Back to Heinlein's treatment of women. Here's the gist: If you want to read any of his books, just think to yourself, "Am I okay reading a book where no female character will ever be completely rational? One where she will never be seen as anything other than a gender stereotype or achieve life goals beyond society's expectations during the forties and fifties when these books were written?" If the answer is yes, then read away. As I've said, Heinlein creates some interesting scientific worlds and stories. However, if you're answer is no then these books will be a nightmare for you. There are entire conversations about the best way to tell a mother that her son/s are joining a space program but also how to manipulate her irrational emotions. A grown woman wants to join a specific mission and another character tells her to check with her husband. (who also tells her later that they will be moving back to Earth to raise their family and she will not be working anymore) The mission finds a planet and fights in a battle but both times women are excluded from the teams--until one planet is deemed "safe enough that even the women could go!" Being a woman in Heinlein's world just seems like it would be so depressing. Who wants to achieve their dreams of being independent and going into space? Not so fast, vaginas!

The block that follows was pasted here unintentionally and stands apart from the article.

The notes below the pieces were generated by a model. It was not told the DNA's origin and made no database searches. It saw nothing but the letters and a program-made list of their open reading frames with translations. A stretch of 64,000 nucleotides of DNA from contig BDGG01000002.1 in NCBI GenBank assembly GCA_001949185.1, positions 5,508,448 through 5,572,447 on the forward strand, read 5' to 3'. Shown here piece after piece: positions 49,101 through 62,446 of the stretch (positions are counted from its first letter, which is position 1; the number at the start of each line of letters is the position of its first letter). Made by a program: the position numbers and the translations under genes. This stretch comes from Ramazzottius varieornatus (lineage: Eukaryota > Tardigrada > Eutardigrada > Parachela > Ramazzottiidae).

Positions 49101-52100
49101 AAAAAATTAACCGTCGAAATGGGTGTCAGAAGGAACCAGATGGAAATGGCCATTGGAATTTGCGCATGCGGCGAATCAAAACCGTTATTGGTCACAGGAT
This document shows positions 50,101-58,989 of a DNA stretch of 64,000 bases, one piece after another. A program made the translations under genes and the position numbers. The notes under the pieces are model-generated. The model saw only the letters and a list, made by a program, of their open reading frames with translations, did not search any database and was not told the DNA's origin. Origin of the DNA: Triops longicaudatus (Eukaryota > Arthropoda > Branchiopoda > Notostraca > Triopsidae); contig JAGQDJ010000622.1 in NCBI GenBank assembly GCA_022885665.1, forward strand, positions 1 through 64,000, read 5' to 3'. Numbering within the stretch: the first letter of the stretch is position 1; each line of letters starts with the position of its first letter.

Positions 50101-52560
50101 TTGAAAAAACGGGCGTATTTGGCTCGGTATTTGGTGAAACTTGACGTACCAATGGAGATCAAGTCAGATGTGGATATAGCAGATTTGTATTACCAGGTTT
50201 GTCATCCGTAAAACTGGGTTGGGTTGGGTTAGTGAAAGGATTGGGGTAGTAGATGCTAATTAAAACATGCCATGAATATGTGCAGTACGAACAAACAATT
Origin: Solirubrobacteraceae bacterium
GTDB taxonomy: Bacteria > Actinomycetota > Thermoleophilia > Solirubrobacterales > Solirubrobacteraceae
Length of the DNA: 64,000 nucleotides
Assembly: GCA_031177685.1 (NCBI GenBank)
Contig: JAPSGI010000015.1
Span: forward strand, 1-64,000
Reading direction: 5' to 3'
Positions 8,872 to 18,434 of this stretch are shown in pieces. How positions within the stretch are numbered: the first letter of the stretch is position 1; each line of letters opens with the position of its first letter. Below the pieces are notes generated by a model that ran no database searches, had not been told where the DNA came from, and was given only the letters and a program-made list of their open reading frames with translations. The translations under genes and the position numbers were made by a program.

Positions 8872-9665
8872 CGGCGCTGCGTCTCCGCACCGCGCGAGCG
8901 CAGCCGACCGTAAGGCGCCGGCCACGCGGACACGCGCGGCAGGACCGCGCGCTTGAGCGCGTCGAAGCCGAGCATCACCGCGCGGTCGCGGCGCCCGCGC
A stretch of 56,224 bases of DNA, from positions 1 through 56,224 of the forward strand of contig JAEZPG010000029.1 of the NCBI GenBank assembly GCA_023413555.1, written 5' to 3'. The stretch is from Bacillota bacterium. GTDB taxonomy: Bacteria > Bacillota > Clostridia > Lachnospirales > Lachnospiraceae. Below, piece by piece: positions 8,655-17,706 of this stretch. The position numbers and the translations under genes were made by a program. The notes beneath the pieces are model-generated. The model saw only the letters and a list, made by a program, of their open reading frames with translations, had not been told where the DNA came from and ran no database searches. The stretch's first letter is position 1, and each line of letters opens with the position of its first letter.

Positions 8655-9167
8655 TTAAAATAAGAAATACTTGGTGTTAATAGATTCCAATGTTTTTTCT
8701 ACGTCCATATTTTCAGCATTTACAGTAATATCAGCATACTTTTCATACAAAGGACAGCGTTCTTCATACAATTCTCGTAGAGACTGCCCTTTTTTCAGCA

I believe this is the first audiobook I've listened to that is narrated by Barrett Whitener, and I enjoyed his narration for the most part. Though they are not coming to me at the moment, there were a few words he pronounced in a weird way (maybe alternate pronunciations?) and several of the characters sounded the same. At one point, I wasn' t sure if the captain had an American, British, or Australian accent. He is a conversational narrator so his voice was/is well-suited to the diary-entry format of Time for the Stars.